The academic orientation of first and second generation Nicaraguan immigrant adolescents
The rise in diversity and numbers of U.S. immigrants since 1965 has spawned a number of studies about the education of these immigrants and their children. Most of this research finds that school-age immigrants arriving in the last 20 years have the highest drop-out rates, lowest test scores, and are less likely than their native born peers to go to college. This dissertation examines the experiences of Nicaraguan immigrant youth living in Miami and the factors that make some of these adolescents feel positive about education, while others have negative attitudes about education. The method for this study combined structured and unstructured interviews, participant observation, focus groups, and data collected from a larger data set to understand the academic orientation of 25 Nicaraguan youths over a 4-year period. One of the independent variables is length of time in the United States. During the time of my initial contact with the subjects, 6 had been living in the United States for less than 3 years, 14 had been living in the United States between 6 and 12 years, and 6 had been living in the in the United States most or all of their lives (either they were born in the United States or had resided here for over 12 years). ^ Results are based on the students' particular experiences, which influence the dependent variable, academic orientation. Besides length of time, the independent variables also include ethnic self-identity, perceived discrimination, social capital in Miami, and peer influence. The study finds that those who are very recent arrivals have a “dual frame of reference,” that is, they directly compare their educational opportunities here in the United States, with their prior, often less favorable, situation in their homeland. Many of those who were born in Nicaragua, but have been residing in Miami most of their lives, have a less favorable view of education based on a higher degree of perceived discrimination. However, those who are second generation Nicaraguans deliberately take advantage of the strength inherent in their co-ethnic community unique to Miami. Recognition of this ethnic community prompts them to perceive education as worthwhile. ^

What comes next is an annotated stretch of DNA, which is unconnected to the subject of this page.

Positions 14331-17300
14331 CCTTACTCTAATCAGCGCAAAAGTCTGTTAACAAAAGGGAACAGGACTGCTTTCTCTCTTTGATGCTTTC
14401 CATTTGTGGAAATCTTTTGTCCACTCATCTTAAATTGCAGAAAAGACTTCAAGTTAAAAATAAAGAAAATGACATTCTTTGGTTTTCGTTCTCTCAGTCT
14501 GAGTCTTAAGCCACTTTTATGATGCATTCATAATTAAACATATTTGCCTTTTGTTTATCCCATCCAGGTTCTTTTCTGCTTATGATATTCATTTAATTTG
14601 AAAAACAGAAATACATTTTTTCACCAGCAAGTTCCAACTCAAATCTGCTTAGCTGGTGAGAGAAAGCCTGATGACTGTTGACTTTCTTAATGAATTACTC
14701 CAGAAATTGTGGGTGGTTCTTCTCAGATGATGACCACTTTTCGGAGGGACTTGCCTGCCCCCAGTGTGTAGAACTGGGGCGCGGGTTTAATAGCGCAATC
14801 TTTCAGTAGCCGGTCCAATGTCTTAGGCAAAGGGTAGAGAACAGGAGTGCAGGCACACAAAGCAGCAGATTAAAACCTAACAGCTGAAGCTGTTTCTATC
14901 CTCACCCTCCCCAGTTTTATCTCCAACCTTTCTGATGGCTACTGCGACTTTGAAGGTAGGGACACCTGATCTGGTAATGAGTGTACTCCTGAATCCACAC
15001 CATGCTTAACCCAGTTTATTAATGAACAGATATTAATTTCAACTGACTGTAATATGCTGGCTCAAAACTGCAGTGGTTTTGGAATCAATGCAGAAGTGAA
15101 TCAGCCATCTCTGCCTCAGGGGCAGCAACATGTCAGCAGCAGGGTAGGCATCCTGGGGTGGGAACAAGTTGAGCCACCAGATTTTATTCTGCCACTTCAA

Anthropology, Cultural|Sociology, Ethnic and Racial Studies
Lisa Noel Konczal,
"The academic orientation of first and second generation Nicaraguan immigrant adolescents"
(January 1, 2002).
ProQuest ETD Collection for FIU.